Future research directions in idiopathic pulmonary fibrosis: Summary of a National Heart, Lung, and Blood Institute Working Group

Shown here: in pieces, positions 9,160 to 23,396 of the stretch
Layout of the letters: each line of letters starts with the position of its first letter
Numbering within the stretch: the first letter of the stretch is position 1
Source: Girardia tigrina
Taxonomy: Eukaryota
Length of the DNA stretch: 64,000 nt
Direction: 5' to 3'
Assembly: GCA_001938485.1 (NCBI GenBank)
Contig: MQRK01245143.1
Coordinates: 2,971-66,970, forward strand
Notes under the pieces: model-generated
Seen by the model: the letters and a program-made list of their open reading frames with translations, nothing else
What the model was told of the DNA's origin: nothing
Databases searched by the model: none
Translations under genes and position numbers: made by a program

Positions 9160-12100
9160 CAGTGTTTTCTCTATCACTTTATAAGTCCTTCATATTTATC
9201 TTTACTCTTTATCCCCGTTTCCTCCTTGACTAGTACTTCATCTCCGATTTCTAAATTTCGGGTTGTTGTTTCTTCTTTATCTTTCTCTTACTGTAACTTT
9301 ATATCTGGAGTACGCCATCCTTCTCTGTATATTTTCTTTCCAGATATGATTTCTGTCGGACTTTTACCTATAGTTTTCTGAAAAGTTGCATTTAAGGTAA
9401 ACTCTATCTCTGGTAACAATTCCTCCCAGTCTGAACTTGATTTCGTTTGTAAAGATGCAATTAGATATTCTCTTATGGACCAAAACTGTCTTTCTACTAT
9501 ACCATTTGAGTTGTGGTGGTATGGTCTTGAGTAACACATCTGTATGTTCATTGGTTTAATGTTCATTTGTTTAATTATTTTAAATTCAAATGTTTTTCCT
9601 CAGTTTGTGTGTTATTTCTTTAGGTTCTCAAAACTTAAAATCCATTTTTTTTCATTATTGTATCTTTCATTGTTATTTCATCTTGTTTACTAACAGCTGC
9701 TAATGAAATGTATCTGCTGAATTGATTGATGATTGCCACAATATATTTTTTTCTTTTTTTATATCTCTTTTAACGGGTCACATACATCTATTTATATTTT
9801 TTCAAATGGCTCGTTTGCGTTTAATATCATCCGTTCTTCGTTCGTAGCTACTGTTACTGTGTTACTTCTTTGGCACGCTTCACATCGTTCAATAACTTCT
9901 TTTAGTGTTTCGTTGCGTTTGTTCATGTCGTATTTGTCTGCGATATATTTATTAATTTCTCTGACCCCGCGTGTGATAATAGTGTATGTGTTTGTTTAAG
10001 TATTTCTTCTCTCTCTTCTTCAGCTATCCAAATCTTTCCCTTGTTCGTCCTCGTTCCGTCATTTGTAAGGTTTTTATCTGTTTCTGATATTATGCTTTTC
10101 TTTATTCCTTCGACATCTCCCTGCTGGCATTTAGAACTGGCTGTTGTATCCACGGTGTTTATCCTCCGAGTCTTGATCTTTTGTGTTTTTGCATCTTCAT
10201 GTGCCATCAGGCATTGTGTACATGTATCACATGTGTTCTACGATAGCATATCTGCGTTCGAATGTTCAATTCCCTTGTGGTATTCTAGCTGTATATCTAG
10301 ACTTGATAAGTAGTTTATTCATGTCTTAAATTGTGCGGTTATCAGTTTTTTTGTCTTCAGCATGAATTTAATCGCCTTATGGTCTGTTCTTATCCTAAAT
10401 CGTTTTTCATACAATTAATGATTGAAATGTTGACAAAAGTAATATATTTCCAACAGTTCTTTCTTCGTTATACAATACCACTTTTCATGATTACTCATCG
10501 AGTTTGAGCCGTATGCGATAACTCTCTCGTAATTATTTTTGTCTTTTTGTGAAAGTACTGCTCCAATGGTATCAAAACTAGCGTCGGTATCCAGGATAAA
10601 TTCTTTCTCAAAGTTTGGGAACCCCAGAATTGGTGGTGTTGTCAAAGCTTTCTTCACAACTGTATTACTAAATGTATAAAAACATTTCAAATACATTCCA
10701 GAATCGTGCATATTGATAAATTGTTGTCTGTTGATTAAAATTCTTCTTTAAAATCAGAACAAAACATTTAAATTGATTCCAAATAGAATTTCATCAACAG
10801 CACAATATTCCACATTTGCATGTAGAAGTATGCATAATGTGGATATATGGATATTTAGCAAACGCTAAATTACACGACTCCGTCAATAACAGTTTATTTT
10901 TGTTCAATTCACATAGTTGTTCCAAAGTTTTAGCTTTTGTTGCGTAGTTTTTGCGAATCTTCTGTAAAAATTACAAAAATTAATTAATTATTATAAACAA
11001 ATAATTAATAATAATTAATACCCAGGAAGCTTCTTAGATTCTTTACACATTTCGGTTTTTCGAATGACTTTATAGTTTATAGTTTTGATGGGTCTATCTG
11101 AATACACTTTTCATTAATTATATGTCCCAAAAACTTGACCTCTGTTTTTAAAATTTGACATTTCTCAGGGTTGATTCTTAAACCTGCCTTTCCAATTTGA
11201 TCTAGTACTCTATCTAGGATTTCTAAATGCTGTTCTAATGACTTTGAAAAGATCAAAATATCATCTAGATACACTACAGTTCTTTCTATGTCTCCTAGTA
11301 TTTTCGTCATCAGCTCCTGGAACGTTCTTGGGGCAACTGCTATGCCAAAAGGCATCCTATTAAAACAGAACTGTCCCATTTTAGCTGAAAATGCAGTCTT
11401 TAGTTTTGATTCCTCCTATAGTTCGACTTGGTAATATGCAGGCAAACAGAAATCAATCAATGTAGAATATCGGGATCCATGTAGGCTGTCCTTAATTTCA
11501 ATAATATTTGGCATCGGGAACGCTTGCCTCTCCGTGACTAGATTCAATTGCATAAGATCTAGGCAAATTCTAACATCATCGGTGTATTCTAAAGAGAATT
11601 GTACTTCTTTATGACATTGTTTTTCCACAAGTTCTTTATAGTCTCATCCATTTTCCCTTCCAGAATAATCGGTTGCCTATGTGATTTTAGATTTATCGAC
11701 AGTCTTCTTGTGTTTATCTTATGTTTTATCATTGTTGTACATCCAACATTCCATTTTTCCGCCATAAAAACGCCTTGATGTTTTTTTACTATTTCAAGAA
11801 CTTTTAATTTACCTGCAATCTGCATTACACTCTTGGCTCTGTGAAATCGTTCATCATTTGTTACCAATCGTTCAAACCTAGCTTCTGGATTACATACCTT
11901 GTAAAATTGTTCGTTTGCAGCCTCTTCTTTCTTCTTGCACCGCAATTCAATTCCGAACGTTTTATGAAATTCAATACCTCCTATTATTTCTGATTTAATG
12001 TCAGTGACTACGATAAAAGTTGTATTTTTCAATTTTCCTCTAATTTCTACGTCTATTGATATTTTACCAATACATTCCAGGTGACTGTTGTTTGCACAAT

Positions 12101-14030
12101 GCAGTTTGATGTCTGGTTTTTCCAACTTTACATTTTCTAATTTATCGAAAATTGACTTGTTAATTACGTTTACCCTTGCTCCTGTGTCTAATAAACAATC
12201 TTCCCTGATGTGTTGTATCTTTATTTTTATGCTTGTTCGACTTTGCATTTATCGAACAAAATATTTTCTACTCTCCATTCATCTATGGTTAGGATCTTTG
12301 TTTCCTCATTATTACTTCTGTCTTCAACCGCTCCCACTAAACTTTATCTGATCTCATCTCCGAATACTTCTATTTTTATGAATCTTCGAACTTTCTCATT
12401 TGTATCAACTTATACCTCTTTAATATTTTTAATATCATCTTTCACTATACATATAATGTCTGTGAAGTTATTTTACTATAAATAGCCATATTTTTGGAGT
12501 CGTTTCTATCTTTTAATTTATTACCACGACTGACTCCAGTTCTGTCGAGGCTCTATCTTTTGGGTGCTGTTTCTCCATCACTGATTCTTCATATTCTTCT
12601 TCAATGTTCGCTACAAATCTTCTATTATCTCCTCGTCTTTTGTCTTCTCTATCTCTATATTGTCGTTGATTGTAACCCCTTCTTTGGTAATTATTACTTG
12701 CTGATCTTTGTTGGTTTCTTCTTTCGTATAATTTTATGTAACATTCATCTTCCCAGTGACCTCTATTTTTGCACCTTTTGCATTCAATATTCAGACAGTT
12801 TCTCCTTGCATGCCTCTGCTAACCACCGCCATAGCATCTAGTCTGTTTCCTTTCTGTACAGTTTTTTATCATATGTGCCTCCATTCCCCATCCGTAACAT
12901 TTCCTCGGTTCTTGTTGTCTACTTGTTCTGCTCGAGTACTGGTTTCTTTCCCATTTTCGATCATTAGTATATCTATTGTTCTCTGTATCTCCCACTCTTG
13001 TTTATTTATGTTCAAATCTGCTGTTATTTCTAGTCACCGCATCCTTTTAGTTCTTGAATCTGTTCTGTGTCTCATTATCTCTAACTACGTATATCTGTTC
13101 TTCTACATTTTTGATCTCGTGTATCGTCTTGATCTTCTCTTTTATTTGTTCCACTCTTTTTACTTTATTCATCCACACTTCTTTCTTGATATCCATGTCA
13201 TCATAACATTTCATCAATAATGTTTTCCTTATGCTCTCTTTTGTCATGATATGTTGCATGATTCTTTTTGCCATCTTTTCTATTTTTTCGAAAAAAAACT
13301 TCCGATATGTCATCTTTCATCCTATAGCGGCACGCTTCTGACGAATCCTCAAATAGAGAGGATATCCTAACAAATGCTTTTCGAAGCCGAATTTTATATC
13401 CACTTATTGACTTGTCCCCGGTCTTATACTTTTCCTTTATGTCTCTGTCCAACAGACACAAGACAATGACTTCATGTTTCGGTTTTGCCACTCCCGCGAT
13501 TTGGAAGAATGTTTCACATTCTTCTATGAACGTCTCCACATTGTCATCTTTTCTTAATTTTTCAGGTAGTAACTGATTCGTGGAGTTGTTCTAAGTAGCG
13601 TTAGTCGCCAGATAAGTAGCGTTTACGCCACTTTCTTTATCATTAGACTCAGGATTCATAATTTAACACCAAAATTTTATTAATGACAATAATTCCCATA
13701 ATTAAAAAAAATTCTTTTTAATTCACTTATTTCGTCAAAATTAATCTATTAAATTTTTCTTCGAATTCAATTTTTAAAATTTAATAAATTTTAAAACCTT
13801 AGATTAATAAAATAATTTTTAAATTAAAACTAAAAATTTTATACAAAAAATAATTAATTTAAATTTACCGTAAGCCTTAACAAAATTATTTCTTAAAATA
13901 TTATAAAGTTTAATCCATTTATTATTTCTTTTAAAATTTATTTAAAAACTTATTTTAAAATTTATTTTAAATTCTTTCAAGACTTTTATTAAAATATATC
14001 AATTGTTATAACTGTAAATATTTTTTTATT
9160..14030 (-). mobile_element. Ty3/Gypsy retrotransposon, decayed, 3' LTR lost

Idiopathic pulmonary fibrosis (IPF) is an insidious inflammatory fibroproliferative disease whose cause and course before diagnosis are unknown, and for which existing treatments are of limited benefit. The National Heart, Lung, and Blood Institute convened a working group to develop specific recommendations for future IPF research. Inflammatory and immune processes are involved in IPF pathogenesis, and current therapeutic strategies are aimed at suppressing the inflammation. Recent data suggest that the molecular processes underlying the fibrogenesis may provide new opportunities for therapeutic intervention. Specific areas of future research recommended by the working group include studies to elucidate the etiology of IPF, to develop novel diagnostic techniques and molecular diagnostics, to establish a program for identification of molecular targets for IPF treatment and identification and generation of agonists or antagonists that inhibit fibrogenesis, to foster investigations that couple the use of new technologies (e.g., laser capture microdissection, microarrays, and mass spectroscopic analysis of proteins) with data from the human genome project, to establish a national consortium of Clinical Centers of Excellence to conduct coordinated clinical and laboratory studies of well-characterized patients and patient-derived materials, and to stimulate research to develop animal models of persistent and progressive pulmonary fibrosis for evaluation of new intervention approaches.